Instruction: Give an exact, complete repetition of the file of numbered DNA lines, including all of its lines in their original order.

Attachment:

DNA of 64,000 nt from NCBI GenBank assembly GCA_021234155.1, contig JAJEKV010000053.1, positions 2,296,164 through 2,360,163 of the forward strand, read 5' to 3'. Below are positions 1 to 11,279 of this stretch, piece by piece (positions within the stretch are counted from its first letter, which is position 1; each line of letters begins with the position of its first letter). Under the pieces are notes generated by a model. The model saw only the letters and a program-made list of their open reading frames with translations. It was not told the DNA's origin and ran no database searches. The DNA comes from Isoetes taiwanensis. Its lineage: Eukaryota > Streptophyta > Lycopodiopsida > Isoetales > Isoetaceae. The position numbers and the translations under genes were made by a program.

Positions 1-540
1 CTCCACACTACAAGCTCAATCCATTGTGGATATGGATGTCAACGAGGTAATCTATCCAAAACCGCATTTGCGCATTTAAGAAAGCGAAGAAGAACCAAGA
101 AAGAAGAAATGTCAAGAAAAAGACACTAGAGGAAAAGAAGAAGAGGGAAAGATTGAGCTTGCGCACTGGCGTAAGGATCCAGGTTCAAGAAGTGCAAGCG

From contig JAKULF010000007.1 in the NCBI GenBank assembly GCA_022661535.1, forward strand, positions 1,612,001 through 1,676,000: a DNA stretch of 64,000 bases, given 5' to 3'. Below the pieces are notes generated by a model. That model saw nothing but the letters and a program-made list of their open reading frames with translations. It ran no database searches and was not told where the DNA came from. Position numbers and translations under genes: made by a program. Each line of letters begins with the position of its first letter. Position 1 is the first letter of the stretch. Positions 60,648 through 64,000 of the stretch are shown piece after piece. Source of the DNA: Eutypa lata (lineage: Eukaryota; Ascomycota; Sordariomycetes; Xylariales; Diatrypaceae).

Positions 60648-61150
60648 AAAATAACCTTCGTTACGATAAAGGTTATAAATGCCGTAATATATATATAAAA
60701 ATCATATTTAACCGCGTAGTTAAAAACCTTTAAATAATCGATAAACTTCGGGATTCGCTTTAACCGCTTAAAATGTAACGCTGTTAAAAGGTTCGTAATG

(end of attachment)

DNA of 64,000 nt from NCBI GenBank assembly GCA_021234155.1, contig JAJEKV010000053.1, positions 2,296,164 through 2,360,163 of the forward strand, read 5' to 3'. Below are positions 1 to 11,279 of this stretch, piece by piece (positions within the stretch are counted from its first letter, which is position 1; each line of letters begins with the position of its first letter). Under the pieces are notes generated by a model. The model saw only the letters and a program-made list of their open reading frames with translations. It was not told the DNA's origin and ran no database searches. The DNA comes from Isoetes taiwanensis. Its lineage: Eukaryota > Streptophyta > Lycopodiopsida > Isoetales > Isoetaceae. The position numbers and the translations under genes were made by a program.

Positions 1-540
1 CTCCACACTACAAGCTCAATCCATTGTGGATATGGATGTCAACGAGGTAATCTATCCAAAACCGCATTTGCGCATTTAAGAAAGCGAAGAAGAACCAAGA
101 AAGAAGAAATGTCAAGAAAAAGACACTAGAGGAAAAGAAGAAGAGGGAAAGATTGAGCTTGCGCACTGGCGTAAGGATCCAGGTTCAAGAAGTGCAAGCG

From contig JAKULF010000007.1 in the NCBI GenBank assembly GCA_022661535.1, forward strand, positions 1,612,001 through 1,676,000: a DNA stretch of 64,000 bases, given 5' to 3'. Below the pieces are notes generated by a model. That model saw nothing but the letters and a program-made list of their open reading frames with translations. It ran no database searches and was not told where the DNA came from. Position numbers and translations under genes: made by a program. Each line of letters begins with the position of its first letter. Position 1 is the first letter of the stretch. Positions 60,648 through 64,000 of the stretch are shown piece after piece. Source of the DNA: Eutypa lata (lineage: Eukaryota; Ascomycota; Sordariomycetes; Xylariales; Diatrypaceae).

Positions 60648-61150
60648 AAAATAACCTTCGTTACGATAAAGGTTATAAATGCCGTAATATATATATAAAA
60701 ATCATATTTAACCGCGTAGTTAAAAACCTTTAAATAATCGATAAACTTCGGGATTCGCTTTAACCGCTTAAAATGTAACGCTGTTAAAAGGTTCGTAATG